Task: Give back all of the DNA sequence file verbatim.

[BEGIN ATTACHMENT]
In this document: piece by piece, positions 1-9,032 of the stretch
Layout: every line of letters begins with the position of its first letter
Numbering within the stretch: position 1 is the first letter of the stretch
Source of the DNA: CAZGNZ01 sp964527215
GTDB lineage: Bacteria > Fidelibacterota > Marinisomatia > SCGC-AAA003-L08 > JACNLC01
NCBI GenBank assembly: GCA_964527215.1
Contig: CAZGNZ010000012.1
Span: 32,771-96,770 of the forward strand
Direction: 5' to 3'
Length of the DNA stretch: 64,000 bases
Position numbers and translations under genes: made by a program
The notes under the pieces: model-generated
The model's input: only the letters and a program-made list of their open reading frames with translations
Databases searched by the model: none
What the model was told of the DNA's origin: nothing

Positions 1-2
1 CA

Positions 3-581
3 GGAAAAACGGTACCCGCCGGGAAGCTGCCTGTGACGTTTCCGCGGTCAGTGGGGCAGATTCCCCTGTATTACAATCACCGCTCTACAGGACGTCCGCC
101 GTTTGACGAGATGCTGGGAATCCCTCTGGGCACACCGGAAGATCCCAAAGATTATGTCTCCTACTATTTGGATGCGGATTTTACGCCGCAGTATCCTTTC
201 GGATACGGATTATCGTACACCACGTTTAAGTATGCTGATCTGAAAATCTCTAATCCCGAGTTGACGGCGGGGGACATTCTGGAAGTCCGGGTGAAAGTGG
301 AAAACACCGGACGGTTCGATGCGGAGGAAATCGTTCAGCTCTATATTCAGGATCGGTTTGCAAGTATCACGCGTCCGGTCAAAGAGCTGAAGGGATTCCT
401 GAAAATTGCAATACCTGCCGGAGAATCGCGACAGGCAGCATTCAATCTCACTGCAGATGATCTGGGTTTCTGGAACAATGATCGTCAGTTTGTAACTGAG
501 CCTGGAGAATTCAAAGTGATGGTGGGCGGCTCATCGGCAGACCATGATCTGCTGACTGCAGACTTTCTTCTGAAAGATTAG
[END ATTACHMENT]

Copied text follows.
In this document: piece by piece, positions 1-9,032 of the stretch
Layout: every line of letters begins with the position of its first letter
Numbering within the stretch: position 1 is the first letter of the stretch
Source of the DNA: CAZGNZ01 sp964527215
GTDB lineage: Bacteria > Fidelibacterota > Marinisomatia > SCGC-AAA003-L08 > JACNLC01
NCBI GenBank assembly: GCA_964527215.1
Contig: CAZGNZ010000012.1
Span: 32,771-96,770 of the forward strand
Direction: 5' to 3'
Length of the DNA stretch: 64,000 bases
Position numbers and translations under genes: made by a program
The notes under the pieces: model-generated
The model's input: only the letters and a program-made list of their open reading frames with translations
Databases searched by the model: none
What the model was told of the DNA's origin: nothing

Positions 1-2
1 CA

Positions 3-581
3 GGAAAAACGGTACCCGCCGGGAAGCTGCCTGTGACGTTTCCGCGGTCAGTGGGGCAGATTCCCCTGTATTACAATCACCGCTCTACAGGACGTCCGCC
101 GTTTGACGAGATGCTGGGAATCCCTCTGGGCACACCGGAAGATCCCAAAGATTATGTCTCCTACTATTTGGATGCGGATTTTACGCCGCAGTATCCTTTC
201 GGATACGGATTATCGTACACCACGTTTAAGTATGCTGATCTGAAAATCTCTAATCCCGAGTTGACGGCGGGGGACATTCTGGAAGTCCGGGTGAAAGTGG
301 AAAACACCGGACGGTTCGATGCGGAGGAAATCGTTCAGCTCTATATTCAGGATCGGTTTGCAAGTATCACGCGTCCGGTCAAAGAGCTGAAGGGATTCCT
401 GAAAATTGCAATACCTGCCGGAGAATCGCGACAGGCAGCATTCAATCTCACTGCAGATGATCTGGGTTTCTGGAACAATGATCGTCAGTTTGTAACTGAG
501 CCTGGAGAATTCAAAGTGATGGTGGGCGGCTCATCGGCAGACCATGATCTGCTGACTGCAGACTTTCTTCTGAAAGATTAG